ZAGREB, March 12, 2018 – Prime Minister and HDZ party leader Andrej Plenković on Monday dismissed media reports that he would run for President of the European Commission, saying that it was his job to be Croatia’s prime minister, and noting that a majority in the HDZ leadership did not see gender ideology in the Council of Europe Convention on preventing and combating violence against women and domestic violence, the so-called Istanbul convention.
Speaking to reporters after a meeting of the HDZ leadership, Plenković denied media reports that he would stand as a candidate for the European People’s Party (EPP) nomination for the president of the European Commission in elections to be held in the spring of 2019.
“It’s my job to be the prime minister and do what is necessary to deal with the numerous problems of the Croatian society,” Plenković told reporters after the meeting attended by his deputy Milijan Brkić, HDZ secretary-general Gordan Jandroković, Nada Murganić, Dražen Bošnjaković, Tomislav Čuljak and other senior HDZ officials.
Some evidently want to stir up the atmosphere in the context of this issue, Plenković said in a comment on an article in Monday’s issue of the Novi List daily.
It’s good if people think that Croatia has a prime minister who could also be the president of the European Commission, Plenković said, stressing that he was “Croatia’s prime minister who has a clear task to work to the country’s benefit within the EU.”
Today’s meeting of the HDZ leadership discussed the Istanbul Convention, with Plenković saying that “a vast majority of those who attended the meeting had thoroughly analysed the convention and do not see any gender ideology in it.”
“As for the others, who live in the world of perceptions, I believe they need more time to fully understand the meaning and scope of the convention,” Plenković said, recalling that HDZ experts had participated in the drafting of the Istanbul Convention, that the party announced in 2016 that the convention would be forwarded to the parliament for ratification and that that process was now about to continue.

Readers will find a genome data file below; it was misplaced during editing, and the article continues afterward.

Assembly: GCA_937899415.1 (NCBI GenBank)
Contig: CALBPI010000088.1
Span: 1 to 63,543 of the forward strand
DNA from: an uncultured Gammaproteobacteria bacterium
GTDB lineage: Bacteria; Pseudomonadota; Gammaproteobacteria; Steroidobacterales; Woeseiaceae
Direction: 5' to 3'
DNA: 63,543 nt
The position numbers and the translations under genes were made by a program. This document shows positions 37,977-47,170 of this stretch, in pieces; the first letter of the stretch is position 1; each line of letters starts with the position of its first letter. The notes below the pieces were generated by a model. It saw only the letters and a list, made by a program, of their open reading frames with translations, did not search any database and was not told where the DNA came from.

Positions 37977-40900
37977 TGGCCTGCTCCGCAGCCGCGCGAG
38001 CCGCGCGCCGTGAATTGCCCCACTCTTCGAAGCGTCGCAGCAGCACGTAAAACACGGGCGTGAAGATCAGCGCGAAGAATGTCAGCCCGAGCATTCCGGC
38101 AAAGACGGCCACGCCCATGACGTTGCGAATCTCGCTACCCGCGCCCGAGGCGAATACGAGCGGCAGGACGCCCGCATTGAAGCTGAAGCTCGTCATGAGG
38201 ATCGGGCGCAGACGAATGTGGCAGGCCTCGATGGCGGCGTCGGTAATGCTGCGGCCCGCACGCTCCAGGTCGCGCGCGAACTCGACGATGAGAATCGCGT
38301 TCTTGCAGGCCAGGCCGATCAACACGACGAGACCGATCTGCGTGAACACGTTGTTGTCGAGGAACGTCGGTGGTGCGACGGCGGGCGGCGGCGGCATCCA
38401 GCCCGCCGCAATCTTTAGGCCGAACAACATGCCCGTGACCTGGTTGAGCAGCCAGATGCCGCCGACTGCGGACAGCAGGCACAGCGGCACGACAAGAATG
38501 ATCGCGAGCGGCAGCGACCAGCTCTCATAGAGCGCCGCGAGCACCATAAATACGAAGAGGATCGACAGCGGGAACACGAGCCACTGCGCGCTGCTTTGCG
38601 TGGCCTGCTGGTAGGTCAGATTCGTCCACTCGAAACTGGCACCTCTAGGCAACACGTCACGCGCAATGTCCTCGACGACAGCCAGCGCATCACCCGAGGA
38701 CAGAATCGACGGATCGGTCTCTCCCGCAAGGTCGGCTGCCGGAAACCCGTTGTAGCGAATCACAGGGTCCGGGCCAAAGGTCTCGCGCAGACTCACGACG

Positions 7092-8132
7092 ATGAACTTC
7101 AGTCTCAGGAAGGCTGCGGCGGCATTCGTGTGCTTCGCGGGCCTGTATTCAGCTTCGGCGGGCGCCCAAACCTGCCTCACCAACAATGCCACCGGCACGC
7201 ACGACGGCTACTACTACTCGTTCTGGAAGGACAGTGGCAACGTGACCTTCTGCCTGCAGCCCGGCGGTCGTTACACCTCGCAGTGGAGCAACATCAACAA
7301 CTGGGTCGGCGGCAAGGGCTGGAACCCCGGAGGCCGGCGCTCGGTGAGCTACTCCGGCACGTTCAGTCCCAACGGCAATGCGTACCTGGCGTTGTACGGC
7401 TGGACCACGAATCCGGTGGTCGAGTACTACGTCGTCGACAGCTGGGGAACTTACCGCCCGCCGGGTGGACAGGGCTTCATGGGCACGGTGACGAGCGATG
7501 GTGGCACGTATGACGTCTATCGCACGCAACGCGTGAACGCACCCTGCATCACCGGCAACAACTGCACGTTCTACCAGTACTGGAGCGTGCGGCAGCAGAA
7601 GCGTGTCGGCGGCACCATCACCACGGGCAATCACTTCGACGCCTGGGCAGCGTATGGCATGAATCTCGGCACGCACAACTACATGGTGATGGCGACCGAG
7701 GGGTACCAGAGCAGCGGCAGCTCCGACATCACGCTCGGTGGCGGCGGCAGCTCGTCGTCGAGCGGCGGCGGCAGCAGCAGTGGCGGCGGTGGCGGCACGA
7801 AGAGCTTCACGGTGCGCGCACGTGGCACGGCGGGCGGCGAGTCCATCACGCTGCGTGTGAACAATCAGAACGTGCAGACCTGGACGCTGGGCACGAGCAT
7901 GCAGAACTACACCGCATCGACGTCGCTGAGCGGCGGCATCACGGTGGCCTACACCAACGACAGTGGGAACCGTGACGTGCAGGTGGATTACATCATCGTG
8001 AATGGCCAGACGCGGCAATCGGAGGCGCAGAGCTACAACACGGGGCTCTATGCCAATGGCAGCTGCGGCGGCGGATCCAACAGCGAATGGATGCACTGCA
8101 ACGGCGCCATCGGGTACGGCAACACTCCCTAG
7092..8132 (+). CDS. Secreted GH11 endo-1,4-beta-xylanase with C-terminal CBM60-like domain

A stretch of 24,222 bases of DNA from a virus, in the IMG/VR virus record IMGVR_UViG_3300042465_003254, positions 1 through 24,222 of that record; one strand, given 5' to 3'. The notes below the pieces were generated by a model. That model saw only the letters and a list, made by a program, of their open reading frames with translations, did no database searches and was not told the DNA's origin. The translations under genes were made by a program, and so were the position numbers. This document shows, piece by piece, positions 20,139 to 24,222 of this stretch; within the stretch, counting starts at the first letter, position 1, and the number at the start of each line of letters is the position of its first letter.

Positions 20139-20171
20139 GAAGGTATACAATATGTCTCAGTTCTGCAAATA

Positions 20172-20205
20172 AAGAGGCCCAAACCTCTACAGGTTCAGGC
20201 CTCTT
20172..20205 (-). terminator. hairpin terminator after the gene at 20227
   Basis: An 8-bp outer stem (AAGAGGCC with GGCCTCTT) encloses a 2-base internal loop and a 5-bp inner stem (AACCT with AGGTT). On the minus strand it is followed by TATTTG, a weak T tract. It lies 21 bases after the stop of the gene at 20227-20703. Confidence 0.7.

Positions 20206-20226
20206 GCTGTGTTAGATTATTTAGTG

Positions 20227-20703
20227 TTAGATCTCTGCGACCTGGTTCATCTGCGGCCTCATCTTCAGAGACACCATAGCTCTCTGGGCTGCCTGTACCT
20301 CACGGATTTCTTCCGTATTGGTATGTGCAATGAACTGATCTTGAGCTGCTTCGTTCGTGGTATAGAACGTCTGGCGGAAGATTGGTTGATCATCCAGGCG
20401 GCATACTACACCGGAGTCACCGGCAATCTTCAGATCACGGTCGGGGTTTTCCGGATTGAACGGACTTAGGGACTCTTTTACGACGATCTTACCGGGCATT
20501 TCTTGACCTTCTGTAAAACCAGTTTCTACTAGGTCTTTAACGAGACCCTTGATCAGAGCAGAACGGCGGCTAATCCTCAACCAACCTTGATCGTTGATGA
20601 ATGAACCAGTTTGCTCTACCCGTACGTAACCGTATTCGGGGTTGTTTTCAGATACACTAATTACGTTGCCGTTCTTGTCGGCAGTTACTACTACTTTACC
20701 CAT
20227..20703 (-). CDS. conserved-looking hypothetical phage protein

“I believe that it is very important to do so. Any possible ambiguities will be removed in the interpretive statement that will accompany the (ratifying) law,” he said.
Commenting on a reporter’s remark that there is no unity in the HDZ on the Istanbul Convention, Plenković said that the HDZ was a democratic party whose members had different views. The policy on the Istanbul Convention, however, is a continual one, he said, recalling that three of his predecessors at the HDZ’s helm had supported the convention as well.
“Now, in 2018, that issue determines the spirit of tolerance and values in the Croatian society in the long run. At the same time, it does not infringe on traditional values or protection of the family, which is very important to us,” stressed the PM.
He said he was not afraid that the party would split over the issue of the Istanbul Convention, and as for the fact that some of his associates saw gender ideology in the convention, Plenković said that they “read the same text but understand it differently.”
He repeated that he had thoroughly studied the text of the convention and that he did not see any problem with it, just as he did not see any problem regarding the interpretive statement to accompany the convention or the law on its ratification.